• Big Creepy-Crawlies: Befitting the title, almost all the heroes and monsters were giant insects.
  • The Big Guy: T-3, who's super-strong but lacks a little intellectually.
  • Blob Monster: The Glob, a giant semi-sentient ball of green slime, fought in Commantis' debut episode.
  • Body Horror: In one episode, Chris is slowly transformed into a Crime Grime due to accidental exposure to a chemical. The transformation hits just as he and Sammy are going out to a dance together.
  • Butt-Monkey: Chris Carter. While the Goop-Mandos are well-meaning, they tend to cause a lot of trouble for him (they stole his brother's car and ate his homework, to name but two).
  • Distracted by the Sexy: When Sammy joins the cast, one of her constant contributions is distracting Chris's idiot brother while the Goopmandos steal and soup up his car to use as transport.
  • 11th-Hour Superpower: In the first season finale Chris uses a special super-goop to temporarily supercharge the Goopmandos enough to take on Googengrime's whole army of Crime Grime. Somewhat ironically in the first episode of the second season something similar happens but the power-up from that turns out to be permanent.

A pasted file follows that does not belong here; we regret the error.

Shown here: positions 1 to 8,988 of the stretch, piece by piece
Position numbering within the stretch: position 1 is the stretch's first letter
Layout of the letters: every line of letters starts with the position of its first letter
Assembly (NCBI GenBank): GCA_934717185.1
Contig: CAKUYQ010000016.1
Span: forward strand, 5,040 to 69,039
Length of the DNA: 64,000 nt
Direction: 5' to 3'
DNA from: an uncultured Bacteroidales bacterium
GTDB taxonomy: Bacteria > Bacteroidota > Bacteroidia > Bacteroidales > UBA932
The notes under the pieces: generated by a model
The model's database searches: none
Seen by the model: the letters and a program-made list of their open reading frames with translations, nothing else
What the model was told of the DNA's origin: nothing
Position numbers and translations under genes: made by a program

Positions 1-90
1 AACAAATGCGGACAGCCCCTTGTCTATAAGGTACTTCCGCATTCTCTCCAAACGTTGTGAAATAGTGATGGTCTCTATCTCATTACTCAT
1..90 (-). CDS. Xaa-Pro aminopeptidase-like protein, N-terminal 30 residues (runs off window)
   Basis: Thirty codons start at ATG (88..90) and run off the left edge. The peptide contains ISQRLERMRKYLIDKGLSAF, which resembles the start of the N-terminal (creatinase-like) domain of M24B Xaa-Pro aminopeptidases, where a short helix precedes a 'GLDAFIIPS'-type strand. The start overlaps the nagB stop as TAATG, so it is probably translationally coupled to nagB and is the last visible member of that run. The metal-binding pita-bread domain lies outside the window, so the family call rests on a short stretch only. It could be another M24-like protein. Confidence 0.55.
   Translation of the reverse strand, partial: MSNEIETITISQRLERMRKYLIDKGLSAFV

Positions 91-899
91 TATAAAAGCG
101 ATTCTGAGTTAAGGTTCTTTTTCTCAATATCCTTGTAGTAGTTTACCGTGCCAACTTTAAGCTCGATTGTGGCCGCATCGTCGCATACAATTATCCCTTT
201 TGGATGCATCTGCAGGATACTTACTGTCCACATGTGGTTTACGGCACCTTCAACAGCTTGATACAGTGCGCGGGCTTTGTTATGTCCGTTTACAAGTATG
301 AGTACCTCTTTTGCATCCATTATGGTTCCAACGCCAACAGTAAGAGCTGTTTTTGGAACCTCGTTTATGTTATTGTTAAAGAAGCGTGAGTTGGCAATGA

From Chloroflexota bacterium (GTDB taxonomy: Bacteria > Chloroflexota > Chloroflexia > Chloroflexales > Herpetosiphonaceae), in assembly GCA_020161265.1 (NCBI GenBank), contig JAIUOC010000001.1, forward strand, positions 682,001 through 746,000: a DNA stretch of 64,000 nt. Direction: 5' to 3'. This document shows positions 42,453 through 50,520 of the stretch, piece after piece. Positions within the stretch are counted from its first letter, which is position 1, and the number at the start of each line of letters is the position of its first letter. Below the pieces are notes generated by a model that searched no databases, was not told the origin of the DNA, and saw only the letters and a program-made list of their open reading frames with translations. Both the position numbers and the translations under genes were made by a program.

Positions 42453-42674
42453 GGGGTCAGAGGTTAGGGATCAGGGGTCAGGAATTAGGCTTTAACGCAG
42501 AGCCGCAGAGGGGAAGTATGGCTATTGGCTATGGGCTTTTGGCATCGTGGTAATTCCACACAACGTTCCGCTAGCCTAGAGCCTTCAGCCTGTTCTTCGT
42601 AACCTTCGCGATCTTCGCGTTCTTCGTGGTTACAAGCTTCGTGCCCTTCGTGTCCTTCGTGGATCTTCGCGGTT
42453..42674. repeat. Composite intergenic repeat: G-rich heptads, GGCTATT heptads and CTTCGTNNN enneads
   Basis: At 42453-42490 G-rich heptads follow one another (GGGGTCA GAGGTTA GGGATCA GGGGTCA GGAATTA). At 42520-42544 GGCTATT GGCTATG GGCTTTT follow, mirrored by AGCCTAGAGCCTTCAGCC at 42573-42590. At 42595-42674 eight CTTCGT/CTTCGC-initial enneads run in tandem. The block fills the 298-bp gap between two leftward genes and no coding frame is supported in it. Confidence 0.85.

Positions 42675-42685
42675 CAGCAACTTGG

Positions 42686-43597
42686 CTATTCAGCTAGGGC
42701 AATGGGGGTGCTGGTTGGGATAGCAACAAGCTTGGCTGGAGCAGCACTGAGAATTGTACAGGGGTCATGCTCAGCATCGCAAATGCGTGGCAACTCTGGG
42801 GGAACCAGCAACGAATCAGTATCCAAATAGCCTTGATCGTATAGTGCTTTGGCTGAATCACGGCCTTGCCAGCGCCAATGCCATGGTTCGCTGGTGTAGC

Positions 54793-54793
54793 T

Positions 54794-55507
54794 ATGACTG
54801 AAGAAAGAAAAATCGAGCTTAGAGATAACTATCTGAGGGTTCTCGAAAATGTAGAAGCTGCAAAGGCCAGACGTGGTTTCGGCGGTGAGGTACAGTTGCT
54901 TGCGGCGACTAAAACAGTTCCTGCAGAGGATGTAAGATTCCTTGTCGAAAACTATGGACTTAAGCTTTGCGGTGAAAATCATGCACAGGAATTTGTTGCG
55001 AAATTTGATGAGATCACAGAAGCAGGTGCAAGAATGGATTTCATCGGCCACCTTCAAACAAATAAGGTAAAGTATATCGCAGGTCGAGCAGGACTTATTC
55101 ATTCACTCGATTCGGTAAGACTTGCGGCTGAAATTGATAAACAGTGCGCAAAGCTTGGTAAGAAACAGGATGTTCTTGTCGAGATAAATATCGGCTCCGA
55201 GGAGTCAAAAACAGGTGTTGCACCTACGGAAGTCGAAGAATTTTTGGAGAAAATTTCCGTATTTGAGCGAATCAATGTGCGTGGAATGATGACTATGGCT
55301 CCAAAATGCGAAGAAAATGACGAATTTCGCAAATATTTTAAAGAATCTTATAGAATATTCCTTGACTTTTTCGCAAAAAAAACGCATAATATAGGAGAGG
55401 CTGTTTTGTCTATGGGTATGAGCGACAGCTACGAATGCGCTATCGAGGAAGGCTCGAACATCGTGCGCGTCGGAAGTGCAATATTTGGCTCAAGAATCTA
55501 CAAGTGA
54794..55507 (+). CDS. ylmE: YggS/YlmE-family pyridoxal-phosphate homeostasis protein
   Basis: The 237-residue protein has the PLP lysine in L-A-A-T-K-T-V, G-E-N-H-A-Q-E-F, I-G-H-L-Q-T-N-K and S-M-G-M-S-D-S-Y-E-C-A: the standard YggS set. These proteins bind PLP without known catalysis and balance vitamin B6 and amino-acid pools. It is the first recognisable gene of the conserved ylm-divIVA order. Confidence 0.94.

• Fire/Ice Duo: The second season sees the villains create the monster Ice Scream, who freezes the town by yelling and creating ice. Chris saves the day by putting a bunch of hot stuff in the magic maker and creating a new Goopmando with heat vision, Fire Eyes.
  • Freudian Excuse: Professor Googengrime wanted to get back at the magicians that laughed at him when he botched a magic trick.
  • Girl Next Door: Sammy is this. Chris is smitten with her when she first moves in, and the two are all but dating as the show goes on. It helps that she's a genuinely brave and valuable ally.
  • Heel–Face Turn: Commantis originally was on Googengrime's side, but later joined the Goop-Mandoes.
  • Hollywood Voodoo: Googengrime used it to take control of Hocus in one episode.
  • Hour of Power: The Goop-mandos' powers came from a bulb full of slime in their stomachs. When it had all dripped to the bottom, they were powerless and had to hang upside down and let it drip to the top again to get their powers back. It became less of a problem as the series played out and they presumably learned to plan around it.
  • Hypnotic Eyes: Googengrime can hypnotize people with his magic monocle.
  • Implied Love Interest: Chris and Sammy never outright state they're a couple, but they enjoy spending time together, have gone out on dates, and went to at least one school dance together.